Amid all the recent talk about ISIS, pollsters say the terrorist group might actually fall pretty low on Americans' list of concerns.
Gallup recently asked people which country they thought the U.S.' greatest enemy was. And for the third year in a row, the top four spots were held by the same countries: North Korea, Russia, Iran and China.
Each of the four received between 12-16 percent of the vote. To compare, only 5 percent said countries in which ISIS operates.
The reason for these numbers might be that military power isn't the only cause for concern — nuclear capabilities and economics can also play a role.
Meanwhile, ISIS lacks a nation-state's infrastructure. Just last month, the U.S. military said it literally blew up millions of the terrorist organization's dollars sitting in a building in Iraq.
The country Americans worry about most changes from year to year, though. This year, it's North Korea, but it was Russia last year and China the year before.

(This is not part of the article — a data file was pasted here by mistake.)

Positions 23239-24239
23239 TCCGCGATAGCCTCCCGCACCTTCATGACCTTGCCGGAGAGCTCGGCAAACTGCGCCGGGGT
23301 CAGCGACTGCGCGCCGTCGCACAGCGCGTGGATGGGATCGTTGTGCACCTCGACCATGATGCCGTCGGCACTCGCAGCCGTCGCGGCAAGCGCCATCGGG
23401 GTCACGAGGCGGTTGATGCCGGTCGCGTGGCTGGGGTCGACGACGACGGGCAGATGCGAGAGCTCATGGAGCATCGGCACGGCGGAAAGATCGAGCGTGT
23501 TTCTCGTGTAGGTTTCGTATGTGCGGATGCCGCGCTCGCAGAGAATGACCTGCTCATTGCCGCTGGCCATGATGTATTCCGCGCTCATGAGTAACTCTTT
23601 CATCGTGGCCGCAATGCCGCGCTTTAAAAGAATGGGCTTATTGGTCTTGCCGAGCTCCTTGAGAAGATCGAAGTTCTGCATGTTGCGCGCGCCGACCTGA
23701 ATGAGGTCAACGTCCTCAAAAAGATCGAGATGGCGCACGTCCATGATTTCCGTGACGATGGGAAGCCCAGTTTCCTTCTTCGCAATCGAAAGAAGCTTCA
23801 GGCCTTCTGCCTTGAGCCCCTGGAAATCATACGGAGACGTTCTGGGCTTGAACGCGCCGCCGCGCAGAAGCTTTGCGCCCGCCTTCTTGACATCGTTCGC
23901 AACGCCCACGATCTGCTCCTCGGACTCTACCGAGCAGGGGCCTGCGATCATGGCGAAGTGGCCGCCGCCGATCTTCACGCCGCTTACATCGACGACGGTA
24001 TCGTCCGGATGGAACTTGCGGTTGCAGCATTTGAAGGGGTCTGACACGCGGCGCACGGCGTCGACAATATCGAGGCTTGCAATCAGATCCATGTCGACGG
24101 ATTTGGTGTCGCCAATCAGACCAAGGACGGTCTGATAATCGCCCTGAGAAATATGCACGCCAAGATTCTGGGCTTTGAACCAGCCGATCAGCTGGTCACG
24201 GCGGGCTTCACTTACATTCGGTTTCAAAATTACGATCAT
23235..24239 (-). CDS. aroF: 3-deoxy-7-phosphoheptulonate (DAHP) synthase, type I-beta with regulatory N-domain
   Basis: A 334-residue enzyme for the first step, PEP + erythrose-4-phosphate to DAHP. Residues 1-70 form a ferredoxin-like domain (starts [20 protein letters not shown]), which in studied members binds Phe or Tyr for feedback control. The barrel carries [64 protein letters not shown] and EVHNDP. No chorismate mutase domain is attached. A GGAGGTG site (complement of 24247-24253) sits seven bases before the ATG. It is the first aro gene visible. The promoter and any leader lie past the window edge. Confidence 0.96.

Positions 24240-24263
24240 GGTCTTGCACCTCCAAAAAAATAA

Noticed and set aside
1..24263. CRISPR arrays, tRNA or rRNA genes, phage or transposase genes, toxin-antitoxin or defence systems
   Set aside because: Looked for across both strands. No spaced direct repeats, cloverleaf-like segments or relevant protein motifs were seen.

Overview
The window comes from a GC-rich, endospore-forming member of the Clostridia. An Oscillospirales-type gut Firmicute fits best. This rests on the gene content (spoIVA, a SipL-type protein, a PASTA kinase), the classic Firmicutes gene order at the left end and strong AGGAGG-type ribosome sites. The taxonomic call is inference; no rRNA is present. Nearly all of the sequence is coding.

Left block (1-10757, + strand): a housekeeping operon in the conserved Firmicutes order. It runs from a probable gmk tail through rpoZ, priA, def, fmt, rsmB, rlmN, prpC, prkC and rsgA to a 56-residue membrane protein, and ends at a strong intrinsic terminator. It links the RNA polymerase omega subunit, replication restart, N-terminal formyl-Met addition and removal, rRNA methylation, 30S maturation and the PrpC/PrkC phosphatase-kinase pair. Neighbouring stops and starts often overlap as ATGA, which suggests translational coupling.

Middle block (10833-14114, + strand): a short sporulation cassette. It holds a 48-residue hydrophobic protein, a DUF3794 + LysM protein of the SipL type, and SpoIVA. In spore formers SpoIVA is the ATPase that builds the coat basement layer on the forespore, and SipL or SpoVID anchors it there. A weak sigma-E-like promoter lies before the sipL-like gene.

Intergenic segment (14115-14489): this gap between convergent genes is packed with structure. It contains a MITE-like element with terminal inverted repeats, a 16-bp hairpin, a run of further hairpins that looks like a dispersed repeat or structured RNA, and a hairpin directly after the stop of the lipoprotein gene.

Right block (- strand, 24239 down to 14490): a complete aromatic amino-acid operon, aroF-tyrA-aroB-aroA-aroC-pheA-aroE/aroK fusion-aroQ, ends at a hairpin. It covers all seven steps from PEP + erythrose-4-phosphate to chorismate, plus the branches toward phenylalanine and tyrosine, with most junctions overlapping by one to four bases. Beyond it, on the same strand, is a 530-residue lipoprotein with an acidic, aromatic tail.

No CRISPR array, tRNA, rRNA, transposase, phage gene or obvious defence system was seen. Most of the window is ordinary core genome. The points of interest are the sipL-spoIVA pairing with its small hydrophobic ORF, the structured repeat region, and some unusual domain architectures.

Yet, while China is a polarizing country, with 44 percent of Americans actually having favorable opinions, minds are pretty well made up on North Korea, with only 8 percent favoring the country.
Even the aspect that makes a country appear most threatening fluctuates. Gallup cited nuclear power more for Iran than China or Russia, despite that Russia and China both openly hold nuclear weapons, and Iran is still — publicly at least — trying to develop them.
A final takeaway: The top spot for greatest perceived enemy is getting less and less secure.
This year's No. 1 got the lowest percentage of votes in the survey's history, as did the top threats in 2015 and 2014.